Did you know “Jack and Jill” comes from a Scandinavian Folktale?

Did you know that the popular and well known nursery rhyme “Jack and Jill” comes from a Scandinavian Folktale written in the Prose Edda? The Scandinavian version of the rhyme tells the story of two Norse children who were sent to pull up song-mead from Mimir’s Well. On their way back home, the two children and their bucket full of song-mead were carried off by the moon god. In chapter 11 of the 13th-century Prose Edda Gylfaginning, written by Icelandic historian Snorri Sturluson, tells of Hjúki and Bil, brother and sister…

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Is Bigfoot a Troll from Norse Folklore?

Is Bigfoot, also known as Sasquatch, the same mythical creature known as a Troll in Norse folklore? It is generally thought Bigfoot is a yet to be discovered man/ape hominid that is wandering the forests of North America. There are Bigfoot sightings reported from the Appalachian Mountains to the Rocky Mountains and in the forests in between. Can a hominid exist everywhere on the continent without ever once being caught? I submit this is not credible. We are not dealing with an animal enigma. Either this is all a hoax inspiring more hoaxes and…

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Tales from the Norse – Tom Totherhouse

Once on a time there was a Goody who had a deaf husband. A good easy man he was, but that was just why she thought more of the lad next door, whom they called “Tom Totherhouse.” Now the lad that served the deaf man saw very well that the two had something between them, and one day he said to the Goody,— A Goody or Goodwife is usually a married woman of lowly station. “Dare you wager ten dollars, mother, that I don’t make you lay bare your own…

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Huldra, Folklore’s Lady in the Forest

A huldra is a dangerous seductive forest creature found in Scandinavian folklore. She is a member of a family of a very ancient beings that inhabit the forest, but remain hidden from humankind. In Scandinavian folklore, the huldra (Norwegian, derived from a root meaning “covered,” “hidden,” or “secret”) is a very elusive and seductive creature of the forest. The huld-rå being is a rå, which is a keeper or warden of a particular location or landform. The different species of rå are sometimes distinguished according to the different spheres of nature with which they…

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The Serpent Dragon Fafnir

The Völsunga saga tells of the legendary hero Sigurd and of his slaying of the dragon Fafnir. Fafnir was a dwarven prince that was cursed into becoming a dragon by Andvari’s stolen gold and magical ring. Read about: The Curse of Andvari’s Stolen Gold and Magical Ring The Völsunga saga tell us that the Æsir gods Odin, Loki, and Hœnir, were out traveling and came across Ótr (otter), who was shape-shifted as an otter. Ótr was the son of Hreidmar, King of the Dwarves. Loki killed the otter (which was Ótr shape-shifted as an otter) with a stone and then the three Æsir, Odin, Loki, and…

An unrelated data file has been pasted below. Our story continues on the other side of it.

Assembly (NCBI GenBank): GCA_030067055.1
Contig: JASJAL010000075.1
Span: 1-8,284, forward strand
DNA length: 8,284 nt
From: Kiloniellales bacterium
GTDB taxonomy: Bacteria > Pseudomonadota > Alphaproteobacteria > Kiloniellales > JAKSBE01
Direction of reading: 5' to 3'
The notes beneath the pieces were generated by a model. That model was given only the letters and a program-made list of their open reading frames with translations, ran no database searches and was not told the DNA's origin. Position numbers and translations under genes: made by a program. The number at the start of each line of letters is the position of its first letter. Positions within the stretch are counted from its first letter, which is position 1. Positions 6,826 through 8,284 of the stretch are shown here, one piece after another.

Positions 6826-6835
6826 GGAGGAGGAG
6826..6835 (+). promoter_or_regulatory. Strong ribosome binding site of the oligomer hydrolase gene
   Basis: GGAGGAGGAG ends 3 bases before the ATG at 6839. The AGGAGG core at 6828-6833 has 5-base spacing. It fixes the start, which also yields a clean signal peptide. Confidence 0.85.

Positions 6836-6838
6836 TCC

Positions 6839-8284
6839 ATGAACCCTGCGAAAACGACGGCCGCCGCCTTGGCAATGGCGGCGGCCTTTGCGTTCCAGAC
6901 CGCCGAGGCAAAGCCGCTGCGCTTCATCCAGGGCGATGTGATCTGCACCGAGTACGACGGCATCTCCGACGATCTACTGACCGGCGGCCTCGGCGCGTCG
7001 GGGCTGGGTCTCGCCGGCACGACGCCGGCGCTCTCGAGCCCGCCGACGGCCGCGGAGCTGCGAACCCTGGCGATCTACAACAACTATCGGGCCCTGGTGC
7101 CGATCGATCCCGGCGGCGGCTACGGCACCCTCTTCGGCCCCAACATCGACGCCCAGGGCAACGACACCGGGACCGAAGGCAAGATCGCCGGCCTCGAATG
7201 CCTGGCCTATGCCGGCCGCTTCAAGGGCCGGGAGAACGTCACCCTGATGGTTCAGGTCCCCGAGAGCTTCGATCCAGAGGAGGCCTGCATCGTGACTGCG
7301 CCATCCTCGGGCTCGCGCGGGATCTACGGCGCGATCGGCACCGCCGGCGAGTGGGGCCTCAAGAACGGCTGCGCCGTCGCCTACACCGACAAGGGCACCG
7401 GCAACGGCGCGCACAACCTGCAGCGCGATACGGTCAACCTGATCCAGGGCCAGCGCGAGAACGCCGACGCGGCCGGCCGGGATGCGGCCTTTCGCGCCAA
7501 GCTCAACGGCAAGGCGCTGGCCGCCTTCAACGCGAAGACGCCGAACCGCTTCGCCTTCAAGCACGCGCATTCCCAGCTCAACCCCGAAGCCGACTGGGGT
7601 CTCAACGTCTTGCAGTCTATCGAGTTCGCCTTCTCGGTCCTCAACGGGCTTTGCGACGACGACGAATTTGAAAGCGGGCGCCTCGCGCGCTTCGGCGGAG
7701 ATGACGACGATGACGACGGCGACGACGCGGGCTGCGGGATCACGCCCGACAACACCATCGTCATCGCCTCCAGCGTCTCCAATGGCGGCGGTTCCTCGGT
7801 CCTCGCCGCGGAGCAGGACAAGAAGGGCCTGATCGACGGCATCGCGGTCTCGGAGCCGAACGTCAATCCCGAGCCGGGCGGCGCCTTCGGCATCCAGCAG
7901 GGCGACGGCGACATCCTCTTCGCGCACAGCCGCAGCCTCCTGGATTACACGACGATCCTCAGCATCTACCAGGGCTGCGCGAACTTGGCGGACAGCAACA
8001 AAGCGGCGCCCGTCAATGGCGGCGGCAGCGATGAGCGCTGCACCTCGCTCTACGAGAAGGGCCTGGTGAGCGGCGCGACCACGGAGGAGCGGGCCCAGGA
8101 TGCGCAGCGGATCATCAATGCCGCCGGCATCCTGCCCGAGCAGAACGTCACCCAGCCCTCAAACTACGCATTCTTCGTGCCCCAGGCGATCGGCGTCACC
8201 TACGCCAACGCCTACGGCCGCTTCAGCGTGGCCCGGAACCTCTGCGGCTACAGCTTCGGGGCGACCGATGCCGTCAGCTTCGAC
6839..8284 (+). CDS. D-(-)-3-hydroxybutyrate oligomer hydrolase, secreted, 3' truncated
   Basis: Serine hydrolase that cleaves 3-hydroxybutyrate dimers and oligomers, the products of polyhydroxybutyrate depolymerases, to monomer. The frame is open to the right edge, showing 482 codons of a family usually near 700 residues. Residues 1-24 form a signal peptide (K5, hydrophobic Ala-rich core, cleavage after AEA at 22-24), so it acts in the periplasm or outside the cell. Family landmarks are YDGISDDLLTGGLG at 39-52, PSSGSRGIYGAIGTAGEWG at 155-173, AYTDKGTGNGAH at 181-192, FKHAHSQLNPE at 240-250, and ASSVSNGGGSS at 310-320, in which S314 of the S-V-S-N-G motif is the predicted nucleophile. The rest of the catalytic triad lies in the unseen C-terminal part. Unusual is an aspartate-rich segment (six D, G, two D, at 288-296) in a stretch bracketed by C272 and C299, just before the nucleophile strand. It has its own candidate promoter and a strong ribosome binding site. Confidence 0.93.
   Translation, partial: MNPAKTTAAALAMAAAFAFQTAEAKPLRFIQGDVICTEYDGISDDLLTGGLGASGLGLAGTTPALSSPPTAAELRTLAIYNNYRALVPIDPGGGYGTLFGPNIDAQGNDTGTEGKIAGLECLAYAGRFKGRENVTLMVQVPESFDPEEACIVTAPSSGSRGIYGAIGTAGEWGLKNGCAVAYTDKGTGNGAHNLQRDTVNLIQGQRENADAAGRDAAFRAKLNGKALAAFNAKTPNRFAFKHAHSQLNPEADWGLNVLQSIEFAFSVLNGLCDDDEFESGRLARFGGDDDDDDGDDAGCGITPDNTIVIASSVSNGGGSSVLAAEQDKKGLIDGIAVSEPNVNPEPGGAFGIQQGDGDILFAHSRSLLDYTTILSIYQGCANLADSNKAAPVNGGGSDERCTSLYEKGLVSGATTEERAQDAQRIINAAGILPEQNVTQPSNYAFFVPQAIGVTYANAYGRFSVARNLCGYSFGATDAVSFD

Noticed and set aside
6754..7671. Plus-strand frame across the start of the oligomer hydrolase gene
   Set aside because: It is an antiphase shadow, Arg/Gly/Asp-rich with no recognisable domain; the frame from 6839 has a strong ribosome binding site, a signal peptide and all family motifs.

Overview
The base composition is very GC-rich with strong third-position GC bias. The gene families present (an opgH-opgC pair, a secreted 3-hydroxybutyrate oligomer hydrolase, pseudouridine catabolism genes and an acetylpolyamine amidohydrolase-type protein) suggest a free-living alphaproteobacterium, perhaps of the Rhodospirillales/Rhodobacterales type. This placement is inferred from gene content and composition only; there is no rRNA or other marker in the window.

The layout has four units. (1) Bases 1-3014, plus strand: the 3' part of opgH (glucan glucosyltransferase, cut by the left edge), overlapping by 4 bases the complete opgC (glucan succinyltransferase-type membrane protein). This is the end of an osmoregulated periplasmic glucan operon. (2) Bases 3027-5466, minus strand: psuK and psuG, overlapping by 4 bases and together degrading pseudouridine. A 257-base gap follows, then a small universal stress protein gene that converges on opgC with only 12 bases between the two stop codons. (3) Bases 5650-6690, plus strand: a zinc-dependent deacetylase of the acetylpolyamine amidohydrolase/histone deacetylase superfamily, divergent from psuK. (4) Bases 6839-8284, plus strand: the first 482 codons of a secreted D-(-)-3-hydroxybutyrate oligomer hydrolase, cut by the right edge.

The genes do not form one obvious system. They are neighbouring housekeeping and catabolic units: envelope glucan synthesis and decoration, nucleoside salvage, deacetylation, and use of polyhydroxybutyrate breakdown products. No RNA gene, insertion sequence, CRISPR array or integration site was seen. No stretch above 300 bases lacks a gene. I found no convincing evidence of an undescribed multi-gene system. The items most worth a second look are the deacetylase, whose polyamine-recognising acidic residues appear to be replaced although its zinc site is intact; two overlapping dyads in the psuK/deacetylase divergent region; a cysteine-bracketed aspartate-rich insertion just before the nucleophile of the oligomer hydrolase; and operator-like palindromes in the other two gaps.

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The Curse of Andvari’s Stolen Gold and Magical Ring. My Precious!

The Völsunga saga tells of the legendary hero Sigurd and of his slaying of the dragon Fafnir. Fafnir was a dwarven prince that was cursed into becoming a dragon from Andvari’s stolen gold and magical ring. Andvari, meaning”careful one” in Old Norse, is a dwarf who lives underneath a waterfall and has the power to change himself into a fish at will. Andvari had a treasure of gold and a magical ring named Andvaranaut. It is said, his magic ring helped him become wealthy. The Völsunga saga tells us: Loki used a net provided by the Norse goddess Rán, to catch…

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Draugr, The Viking Walking Dead

The will of the Norse appears to be very strong. Strong enough for them to draw their hugr back to their own body. Reanimating it so they can walk amongst the living again. These are the Walking Dead in Norse folklore. Draug are undead figures from Norse and Icelandic mythology/folklore that appear to retain some semblance of intelligence. They exist either to guard their treasure, wreak havoc on living beings, or torment those who had wronged them in life.  Thorolf Halt-Foot was known to have reincarnated as a draugr and become…

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Giants once walked the Earth and your own DNA can prove it.

There may be some truth to the old legends of giants in just about every culture in the World. The Norse (Vikings) called giants, “jötnar” pronounced “yoot-nar” (singular: jotunn or jotun). They are also known to the Norse as the þursar (singular þurs, pronounced “thurs”), which are a race of giants that live in a place the Norse call Jötunheimr. Jötunheimr literally translates from Old Norse as “Giant Home.” There was also referencing to Utgard (Old Norse Útgarðr) in Norse Mythology as being the home of giants.  There is much…

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